Where black farmers were successful, they were welcome to farm on white land, provided they paid their 50% crop share, those who were not farming commercially, were deemed to be squatters, and  the 300 000 removed from the land owned by the wealthy whites.

And this was prior to the 1913 Native Land Act.

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African sharecropper Boer Bywooner 1870 to 1897

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African sharecropper Boer Bywooner 1870 to 1897, we need to reflect on this period, and ask ourselves what our country would have been like if the English Coloniser had not attacked and defeated the Boer.

African sharecropper Boer Bywooner 1870 to 1897

*The undercapitalized, if not impoverished, occupation farmers were unable to raise capital because the terms of their tenancies precluded the mortgaging of their farms, and they typically lived in ‘mud cabins that would disgrace a Connemara squatter or a Skye crofter’. They were broken by the almost continual commando service demanded by a decade of wars mounted by Pretoria against the northern Transvaal chiefdoms. With their capital invested in livestock and without government aid, they were unable to withstand the effects of the extended drought and the Rinderpest epizootic infection of the mid-1890s. Many abandoned their lands and turned to transport-riding, hunting, woodcutting and salt-extraction, although even these traditional resorts of the poor had been made increasingly difficult by government concessions and regulations. In 1896 it was estimated that 29 out of the 30 white families in the Lowveld were starving and had been reduced to living off locusts and honey. The slide of the white community of the northern Transvaal into impoverishment was to continue well into the twentieth century.

*Absentee landlords, often mining companies prospecting for minerals, were only too willing to encourage the settlement on their lands of Africans who would undertake bush clearance and pay them rent and grazing fees. Many Africans preferred to live on land owned by the state or absentee landlords, where taxes were lower than in the reserves where, if they paid rent, it was in cash rather than labour and where existing forms of social control and production could be maintained. 

*Others moved from chief to chief or farm to farm in an attempt to better their living conditions. This meant that white farmers had to compete for labour not only with each other and with land companies but also with chiefs living on state and private land and in the reserves. Because of this competition, the labour extracted by white farmers from their tenants could not exceed the combined monetary value of the rents and taxes paid by tenants living beyond the borders of white-occupied farms. Similarly, because of the private reserves that existed on estates owned by land speculators and the state, white farmers were obliged to reserve large parts of their farms for tenants who paid them rents in both labour and money.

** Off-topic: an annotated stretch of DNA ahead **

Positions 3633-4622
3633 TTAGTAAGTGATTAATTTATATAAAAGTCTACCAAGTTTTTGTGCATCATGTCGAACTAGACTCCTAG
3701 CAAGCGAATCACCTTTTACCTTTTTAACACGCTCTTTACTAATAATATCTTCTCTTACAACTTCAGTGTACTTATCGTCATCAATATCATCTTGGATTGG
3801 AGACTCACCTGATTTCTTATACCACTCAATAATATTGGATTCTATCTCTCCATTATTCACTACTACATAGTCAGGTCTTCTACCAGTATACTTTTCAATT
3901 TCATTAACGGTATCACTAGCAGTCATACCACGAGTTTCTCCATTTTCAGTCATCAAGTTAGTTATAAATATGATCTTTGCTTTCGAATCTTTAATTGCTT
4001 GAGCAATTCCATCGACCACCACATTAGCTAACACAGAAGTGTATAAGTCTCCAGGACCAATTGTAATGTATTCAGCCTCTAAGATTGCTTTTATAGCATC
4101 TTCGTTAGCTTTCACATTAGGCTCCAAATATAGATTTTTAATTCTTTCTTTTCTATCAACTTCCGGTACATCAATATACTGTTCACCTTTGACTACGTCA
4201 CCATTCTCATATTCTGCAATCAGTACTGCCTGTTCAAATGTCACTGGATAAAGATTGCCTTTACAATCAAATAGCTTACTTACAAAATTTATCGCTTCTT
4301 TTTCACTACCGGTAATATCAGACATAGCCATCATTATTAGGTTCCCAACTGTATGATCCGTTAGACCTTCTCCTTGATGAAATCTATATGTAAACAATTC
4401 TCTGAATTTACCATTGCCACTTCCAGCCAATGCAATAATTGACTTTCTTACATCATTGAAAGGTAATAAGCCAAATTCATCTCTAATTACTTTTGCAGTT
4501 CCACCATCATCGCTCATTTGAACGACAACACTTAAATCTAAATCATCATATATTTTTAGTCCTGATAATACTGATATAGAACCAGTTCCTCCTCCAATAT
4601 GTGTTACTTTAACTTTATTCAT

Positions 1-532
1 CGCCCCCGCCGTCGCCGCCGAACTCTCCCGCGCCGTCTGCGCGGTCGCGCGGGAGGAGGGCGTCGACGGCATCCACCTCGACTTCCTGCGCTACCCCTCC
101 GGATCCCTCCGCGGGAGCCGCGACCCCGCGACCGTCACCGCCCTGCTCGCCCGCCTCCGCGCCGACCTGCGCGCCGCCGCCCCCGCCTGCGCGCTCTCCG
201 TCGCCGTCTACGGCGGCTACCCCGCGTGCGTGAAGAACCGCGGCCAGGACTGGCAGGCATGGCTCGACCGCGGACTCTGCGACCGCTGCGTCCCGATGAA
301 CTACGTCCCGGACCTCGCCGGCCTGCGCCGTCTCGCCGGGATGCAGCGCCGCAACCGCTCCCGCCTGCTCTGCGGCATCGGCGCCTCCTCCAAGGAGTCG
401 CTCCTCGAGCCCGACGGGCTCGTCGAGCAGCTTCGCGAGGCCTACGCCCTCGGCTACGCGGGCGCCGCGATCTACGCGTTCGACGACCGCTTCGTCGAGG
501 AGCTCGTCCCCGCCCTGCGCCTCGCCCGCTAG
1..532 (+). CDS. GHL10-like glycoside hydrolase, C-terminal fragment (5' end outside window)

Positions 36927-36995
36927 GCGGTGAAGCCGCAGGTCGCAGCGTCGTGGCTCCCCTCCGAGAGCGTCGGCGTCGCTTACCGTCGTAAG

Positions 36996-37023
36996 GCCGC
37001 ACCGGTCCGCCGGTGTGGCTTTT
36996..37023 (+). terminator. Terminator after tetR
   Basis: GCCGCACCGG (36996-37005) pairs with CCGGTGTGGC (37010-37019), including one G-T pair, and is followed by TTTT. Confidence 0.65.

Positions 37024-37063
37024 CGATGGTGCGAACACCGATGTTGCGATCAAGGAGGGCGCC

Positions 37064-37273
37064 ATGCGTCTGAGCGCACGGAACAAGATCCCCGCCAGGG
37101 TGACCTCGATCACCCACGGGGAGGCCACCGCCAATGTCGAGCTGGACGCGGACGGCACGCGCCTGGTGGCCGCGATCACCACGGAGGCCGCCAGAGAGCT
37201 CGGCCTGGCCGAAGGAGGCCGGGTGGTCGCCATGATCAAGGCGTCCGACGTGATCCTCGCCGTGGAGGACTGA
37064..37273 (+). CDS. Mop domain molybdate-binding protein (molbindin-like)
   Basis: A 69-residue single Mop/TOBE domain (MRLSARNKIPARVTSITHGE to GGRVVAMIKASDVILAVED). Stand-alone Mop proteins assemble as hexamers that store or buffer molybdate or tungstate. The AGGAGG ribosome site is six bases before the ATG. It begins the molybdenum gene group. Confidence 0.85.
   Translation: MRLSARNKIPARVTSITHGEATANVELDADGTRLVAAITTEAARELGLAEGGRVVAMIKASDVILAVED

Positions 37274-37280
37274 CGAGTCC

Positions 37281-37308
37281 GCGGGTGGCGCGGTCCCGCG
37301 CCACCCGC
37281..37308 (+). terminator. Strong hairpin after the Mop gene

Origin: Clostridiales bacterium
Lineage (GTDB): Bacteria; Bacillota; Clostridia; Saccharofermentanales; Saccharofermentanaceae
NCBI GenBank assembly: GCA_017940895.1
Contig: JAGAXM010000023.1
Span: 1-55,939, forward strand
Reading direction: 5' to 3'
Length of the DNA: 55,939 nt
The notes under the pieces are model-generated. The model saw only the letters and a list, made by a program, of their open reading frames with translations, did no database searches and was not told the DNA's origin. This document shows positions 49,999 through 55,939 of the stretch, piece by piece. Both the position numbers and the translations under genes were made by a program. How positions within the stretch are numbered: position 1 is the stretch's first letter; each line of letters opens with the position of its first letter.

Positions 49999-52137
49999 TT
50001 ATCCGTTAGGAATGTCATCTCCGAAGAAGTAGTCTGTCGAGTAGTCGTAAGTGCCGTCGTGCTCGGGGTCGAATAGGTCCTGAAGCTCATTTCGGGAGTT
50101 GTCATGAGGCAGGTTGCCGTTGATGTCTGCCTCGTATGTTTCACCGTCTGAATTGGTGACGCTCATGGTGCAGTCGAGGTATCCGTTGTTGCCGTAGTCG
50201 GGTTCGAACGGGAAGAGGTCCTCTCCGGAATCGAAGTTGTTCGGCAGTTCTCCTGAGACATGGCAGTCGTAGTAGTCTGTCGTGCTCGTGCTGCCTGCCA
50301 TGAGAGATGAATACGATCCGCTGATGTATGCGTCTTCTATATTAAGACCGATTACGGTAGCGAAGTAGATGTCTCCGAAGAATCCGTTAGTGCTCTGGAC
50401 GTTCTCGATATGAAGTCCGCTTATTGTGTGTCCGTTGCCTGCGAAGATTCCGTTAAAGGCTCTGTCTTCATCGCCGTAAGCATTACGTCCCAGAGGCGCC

*The Republican anti-squatter laws of 1887 and 1895 were legislated in order to force African tenants off ‘private reserves’ so as to spread the labour more equitably and control competition between white farmers. But these laws had the opposite effect for they caused large numbers of Africans in the north-eastern Transvaal to move into the Zoutpansberg mountains, which remained largely independent of white rule until 1898, or on to the malarial lands of the Lowveld. Until southern Mozambique was finally conquered by the Portuguese in 1897 …

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Africans and the Land the 1870 old Transvaal

Reflections on South Africa history, extracts from Consider the Verdict.

Africans and the Land the 1870 old Transvaal, a look at how the Colonisation Process first used the Black Farmers, and then, sixty years later, would exclude them from the economy;

“Sirs, I have just been requested to read extracts from one of Die Kis documents into evidence before we move onto the Mine topic. We believe it will add impetus to our claim that the Transvaal consisted of a productive community that could have supplied a large portion of the country’s needs.”